Phlebotomists are not doctors in the sense that they do not directly treat patients. But phlebotomy or venipuncture is still an integral medical procedure for most diagnostic testing processes as it’s one of the most common medical procedures undertaken in a hospital. This is why phlebotomists are also known as “allied medical professionals”. It’s a designation for healthcare personnel that have direct contact with patients but are not doctors or nurses.

The main training of phlebotomists includes the practice of drawing blood from patients on a daily basis. The age group of these patients aren’t limited to a particular section. Phlebotomists work with babies and aged patients alike.

Blood drawing has many different purposes. Every phlebotomy test is different. They have specialised tools and specific instructions that they must follow to suit the purpose. For example, laboratory analyses usually need several small tubes. These tubes generally hold five to ten millilitres of fluid. Blood donations or laboratory testing may also require a small amount of blood. But other cases like therapeutic phlebotomy, which aim to treat high iron levels or red blood cell levels, may require a much more considerable amount of blood removal.

Nurse drawing blood sample from patient

  • Routine blood tests

These are the most common blood tests that we go to a phlebotomist for:

  1. Complete blood count (CBC)

Provides a count of your red blood cells, white blood cells, and platelets and includes several other measurements.

  1. Comprehensive metabolic panel

Test of blood chemistry that measures the glucose in the blood along with other substances.

  1. Blood enzyme tests

Informs doctors about what’s going on in the body, such as whether you have had a heart attack.

  1. Lipid panels

Tell the doctors about your levels of cholesterol and triglycerides.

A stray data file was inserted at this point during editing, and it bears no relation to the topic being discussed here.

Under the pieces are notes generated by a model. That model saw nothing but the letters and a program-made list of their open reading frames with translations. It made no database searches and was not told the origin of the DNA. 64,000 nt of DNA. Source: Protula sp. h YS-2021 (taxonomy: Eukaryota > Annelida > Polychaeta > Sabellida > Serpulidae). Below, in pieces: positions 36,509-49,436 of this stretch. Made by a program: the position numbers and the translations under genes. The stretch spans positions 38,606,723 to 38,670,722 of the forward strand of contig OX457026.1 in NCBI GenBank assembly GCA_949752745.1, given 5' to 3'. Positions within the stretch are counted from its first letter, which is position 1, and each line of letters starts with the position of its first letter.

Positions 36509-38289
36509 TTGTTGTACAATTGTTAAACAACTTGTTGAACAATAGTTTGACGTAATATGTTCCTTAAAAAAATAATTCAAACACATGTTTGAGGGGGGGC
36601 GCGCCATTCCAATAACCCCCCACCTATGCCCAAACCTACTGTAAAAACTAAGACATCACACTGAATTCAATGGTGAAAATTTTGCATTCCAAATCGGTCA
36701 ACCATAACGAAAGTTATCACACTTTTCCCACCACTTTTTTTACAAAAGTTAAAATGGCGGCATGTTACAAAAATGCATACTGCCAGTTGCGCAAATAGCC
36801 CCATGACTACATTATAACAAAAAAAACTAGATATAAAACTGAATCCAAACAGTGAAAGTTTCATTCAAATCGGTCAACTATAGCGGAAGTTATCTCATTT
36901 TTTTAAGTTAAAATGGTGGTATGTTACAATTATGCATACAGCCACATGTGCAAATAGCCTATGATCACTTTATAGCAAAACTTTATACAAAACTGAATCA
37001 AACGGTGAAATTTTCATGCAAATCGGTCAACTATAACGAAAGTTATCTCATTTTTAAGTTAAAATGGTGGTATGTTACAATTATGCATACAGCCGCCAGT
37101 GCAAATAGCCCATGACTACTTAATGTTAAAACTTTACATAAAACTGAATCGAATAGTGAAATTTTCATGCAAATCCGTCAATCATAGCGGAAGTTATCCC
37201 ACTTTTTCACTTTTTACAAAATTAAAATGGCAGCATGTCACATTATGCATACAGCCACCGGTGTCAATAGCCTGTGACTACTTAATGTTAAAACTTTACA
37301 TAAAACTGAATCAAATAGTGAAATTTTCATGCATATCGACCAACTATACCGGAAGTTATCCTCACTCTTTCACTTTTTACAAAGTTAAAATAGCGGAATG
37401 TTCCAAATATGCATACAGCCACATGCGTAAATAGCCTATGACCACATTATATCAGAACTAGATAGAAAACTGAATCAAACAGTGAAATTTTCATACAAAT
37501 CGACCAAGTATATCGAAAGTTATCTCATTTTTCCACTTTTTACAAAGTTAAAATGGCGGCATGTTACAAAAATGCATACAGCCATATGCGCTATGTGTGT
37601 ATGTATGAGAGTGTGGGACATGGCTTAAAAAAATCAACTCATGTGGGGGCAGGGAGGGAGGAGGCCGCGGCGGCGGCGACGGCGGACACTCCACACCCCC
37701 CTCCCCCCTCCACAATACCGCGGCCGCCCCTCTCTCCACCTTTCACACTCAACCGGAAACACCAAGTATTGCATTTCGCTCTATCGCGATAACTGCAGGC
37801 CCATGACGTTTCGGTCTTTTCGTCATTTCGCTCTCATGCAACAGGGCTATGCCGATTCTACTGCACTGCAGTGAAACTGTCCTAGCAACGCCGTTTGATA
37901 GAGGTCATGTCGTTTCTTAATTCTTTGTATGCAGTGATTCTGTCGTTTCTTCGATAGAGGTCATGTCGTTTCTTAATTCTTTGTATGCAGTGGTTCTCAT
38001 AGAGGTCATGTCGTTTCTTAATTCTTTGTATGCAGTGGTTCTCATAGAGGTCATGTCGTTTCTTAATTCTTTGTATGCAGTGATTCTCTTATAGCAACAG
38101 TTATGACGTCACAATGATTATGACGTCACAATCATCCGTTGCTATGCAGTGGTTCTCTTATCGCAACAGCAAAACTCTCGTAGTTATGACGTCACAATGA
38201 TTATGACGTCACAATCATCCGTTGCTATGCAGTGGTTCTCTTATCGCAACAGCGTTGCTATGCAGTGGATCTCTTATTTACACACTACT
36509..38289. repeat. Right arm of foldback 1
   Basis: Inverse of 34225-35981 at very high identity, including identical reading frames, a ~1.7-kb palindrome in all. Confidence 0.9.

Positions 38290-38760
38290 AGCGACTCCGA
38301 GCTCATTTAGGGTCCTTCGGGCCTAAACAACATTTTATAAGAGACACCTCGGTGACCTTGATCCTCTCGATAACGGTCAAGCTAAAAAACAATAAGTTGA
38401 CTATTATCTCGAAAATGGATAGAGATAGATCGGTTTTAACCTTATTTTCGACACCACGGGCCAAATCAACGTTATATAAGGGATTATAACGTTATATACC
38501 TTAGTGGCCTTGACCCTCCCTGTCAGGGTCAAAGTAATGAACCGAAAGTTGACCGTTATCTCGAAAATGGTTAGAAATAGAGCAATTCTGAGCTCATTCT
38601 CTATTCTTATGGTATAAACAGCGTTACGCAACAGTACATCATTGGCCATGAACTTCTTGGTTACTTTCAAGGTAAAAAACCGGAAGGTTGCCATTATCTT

1. Blood clotting tests

This test can show if you are at risk of bleeding or abnormal clotting.

However, drawing blood isn’t the only thing that phlebotomists do. To become a certified phlebotomist, training such as: bedside manner, patient assistance, instrument sterilisation, and tracking, labelling and identifying blood samples.

Sometimes medical teams need help with tests on drawn blood. Analysing samples by taking note of the cell count and blood type compatibility are some of the things that phlebotomists can do. The information they collect is then logged into the patient’s records and reported back to the referring physician. These tests often play a crucial role in deciding a definitive treatment plan. Phlebotomists also often serve as team members of these groups.

Blood samples of different individuals lined up

Phlebotomists can also play a more mobile duty. Mobile phlebotomists equip themselves with a more versatile skill set. They travel between patient locations on a daily basis. This can include residences, nursing homes, offices, etc. That’s why mobile phlebotomists need to be adept drivers as they transport sensitive specimens and instruments with them. They also need to know how to handle equipment like the centrifuge and how to store samples.